Civil Rights Movement

by Danica Fouse

To what degree has the civil rights movement contributed to making the United States a more equal and just society?

I believe the Civil Rights Movement made a big impact to the United States and making it a more equal society. African Americans can now vote, go to school, eat where they want, and live the life they want. There are many events that helped this happen like The Brown vs. Board case, The Little Rock Crisis, and The Montgomery Bus Boycott. MLK, Rosa Parks, and Malcolm X also played a huge role in the Civil Rights Movement.

Tactics and Strategies

During the Civil Rights Movement many tactics and strategies were used to help make the United States an equal place. The tactics and strategies used were peaceful and didn't cause any harm towards the white people of the communities.

One of the main tactics was with Rosa Parks. She wanted to test the norms of society, by doing this she sat at the front of the bus when she was supposed to sit in the back. She got asked several times to move but didn't. The cops were then called to arrest her for not moving. This event seems like it wouldn't help but it did. It drew a lot of attention from the white people. It was mainly African Americans that rode the buses so if they stopped riding them the buses would have no purpose.

Another tactic that they would use was "The power of non-violence." MLK believed that if you are non-aggressive physically, but strongly aggressive spiritually you will get farther. King says non-violence "means to awaken a sense of shame within the oppressor." If you are being violent no one will win because you wont look at each others views or beliefs.

A strategy that they would use was Civil Right Marches. The Birmingham, Alabama march of Spring 1963 was an important march, I believe. The goal of this march was to peacefully break segregation laws in such large numbers that the jails would be overcrowded, and the laws could not be enforced. This march had the most horrific incidents of police brutality ever witnessed. Another incident was the 16th Street Baptist Church bombing was a racially motivated terrorist attack on September 15, 1963 by members of the KKK. The bombing resulted in killing 4 young girls. These two events made people think about what was actually going on and made white people begin to change their views.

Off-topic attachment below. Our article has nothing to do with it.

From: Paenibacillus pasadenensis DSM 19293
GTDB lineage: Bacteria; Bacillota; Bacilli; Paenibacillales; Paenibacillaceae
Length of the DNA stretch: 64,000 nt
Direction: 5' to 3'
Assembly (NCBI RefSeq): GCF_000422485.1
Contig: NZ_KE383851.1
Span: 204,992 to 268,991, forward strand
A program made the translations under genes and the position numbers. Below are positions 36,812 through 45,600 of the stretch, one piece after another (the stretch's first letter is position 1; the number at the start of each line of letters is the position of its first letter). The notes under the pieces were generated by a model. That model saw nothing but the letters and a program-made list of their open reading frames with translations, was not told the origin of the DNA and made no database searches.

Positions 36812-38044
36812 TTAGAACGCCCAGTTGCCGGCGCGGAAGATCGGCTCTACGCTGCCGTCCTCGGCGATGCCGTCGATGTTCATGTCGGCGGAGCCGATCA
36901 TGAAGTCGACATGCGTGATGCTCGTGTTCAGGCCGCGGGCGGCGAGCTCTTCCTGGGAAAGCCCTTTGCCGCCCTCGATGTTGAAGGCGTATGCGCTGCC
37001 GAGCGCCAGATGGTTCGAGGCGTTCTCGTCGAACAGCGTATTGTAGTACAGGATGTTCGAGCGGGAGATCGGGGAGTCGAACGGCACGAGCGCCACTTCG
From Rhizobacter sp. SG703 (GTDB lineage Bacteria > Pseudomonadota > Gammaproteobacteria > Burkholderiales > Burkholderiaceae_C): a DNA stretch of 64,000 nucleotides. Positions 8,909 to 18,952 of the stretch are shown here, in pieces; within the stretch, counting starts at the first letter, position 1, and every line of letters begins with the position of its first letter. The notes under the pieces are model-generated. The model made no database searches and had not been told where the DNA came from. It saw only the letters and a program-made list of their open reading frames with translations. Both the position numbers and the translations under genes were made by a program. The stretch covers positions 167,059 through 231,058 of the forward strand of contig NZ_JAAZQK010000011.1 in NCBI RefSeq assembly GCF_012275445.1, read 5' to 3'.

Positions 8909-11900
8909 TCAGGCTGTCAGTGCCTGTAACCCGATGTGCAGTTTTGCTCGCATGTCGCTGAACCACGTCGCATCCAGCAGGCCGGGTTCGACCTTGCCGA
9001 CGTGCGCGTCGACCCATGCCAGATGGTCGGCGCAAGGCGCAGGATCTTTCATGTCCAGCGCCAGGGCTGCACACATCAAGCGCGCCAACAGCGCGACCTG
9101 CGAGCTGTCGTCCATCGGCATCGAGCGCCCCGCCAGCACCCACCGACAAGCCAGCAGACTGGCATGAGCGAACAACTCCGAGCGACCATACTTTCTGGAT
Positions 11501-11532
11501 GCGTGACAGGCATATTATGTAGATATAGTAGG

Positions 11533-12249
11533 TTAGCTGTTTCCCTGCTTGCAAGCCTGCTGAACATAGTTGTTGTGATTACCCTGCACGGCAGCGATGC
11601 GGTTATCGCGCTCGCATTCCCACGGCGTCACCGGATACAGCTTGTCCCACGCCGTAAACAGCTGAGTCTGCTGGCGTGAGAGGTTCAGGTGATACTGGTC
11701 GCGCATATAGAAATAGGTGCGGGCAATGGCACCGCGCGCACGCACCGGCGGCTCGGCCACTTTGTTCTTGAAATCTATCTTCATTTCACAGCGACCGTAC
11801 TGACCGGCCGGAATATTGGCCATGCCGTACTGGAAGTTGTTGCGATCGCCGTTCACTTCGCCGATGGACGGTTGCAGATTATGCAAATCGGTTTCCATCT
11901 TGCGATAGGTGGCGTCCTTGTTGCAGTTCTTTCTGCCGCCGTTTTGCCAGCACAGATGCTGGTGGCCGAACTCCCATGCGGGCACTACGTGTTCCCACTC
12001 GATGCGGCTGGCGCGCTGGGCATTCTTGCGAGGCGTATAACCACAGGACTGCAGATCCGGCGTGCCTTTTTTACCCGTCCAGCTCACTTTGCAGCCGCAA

Unsung Heroes

We are all aware of people that made an impact to the Civil Rights Movement like MLK, Malcolm X, and Rosa Parks, but there are more than just those people that helped. Jimmie Jackson and Medgar Evers were two unsung heroes.

Jimmie Jackson was born in Alabama on December 16, 1938. He lived in the south with his mother. Jimmie Jackson was a Civil Rights Activists in Marion, Alabama, and a deacon in the Baptist church, the youngest one. February 18, 1965 500 people including Jackson and his family organized by the SCLC activist left Zion United Methodist Church and attempted a peaceful walk to the Perry County Jail. He was shot on February 18, 1965 by a state trooper. Fowler the state trooper didn't admit to shooting Jackson until 2005.

Medgar Evers was born July 2, 1925 in Jackson MS. Evers served in the U.S army during World War two from 1943 to 1945. Later he became a Civil rights activist in the 1950's. He also became the first field secretary for the NAACP. June 12, 1963 Evers was assassinated by Byron De La Beckwith, a member of the white citizens' council. Evers made it to the hospital after being shot but was denied entry because of his race. His family told the hospital who he was and he was admitted, he died 50 minutes later in the hospital.

Significant events

1. Brown vs. Board of Education. The Supreme Court of this case decided " the integration of the public school was to go forward with all deliberate speed. This court case ended school segregation and helped jump start the rest of the movement.

2. 16th street Baptist Church Bombing. The bombing was a racially motivated terrorist attack on September 15, 1963 by members of the KKK. The bombing killed four young girls. This attack then drew attention to everyone and began to change people's attitudes.

3. Martin Luther King is arrested and jailed during anti segregation protest. He writes " Letter from Birmingham Jail," arguing that individuals have the moral duty to disobey unjust laws.

4. Congress passes the Voting Rights of 1965, making it easier for southern blacks to vote. Requirements that were used to restrict blacks from voting are made illegal.

5. In 1968, president Johnson signed the Civil Rights Act of 1968 which prohibited discrimination in the rental, sale, and financing of housing.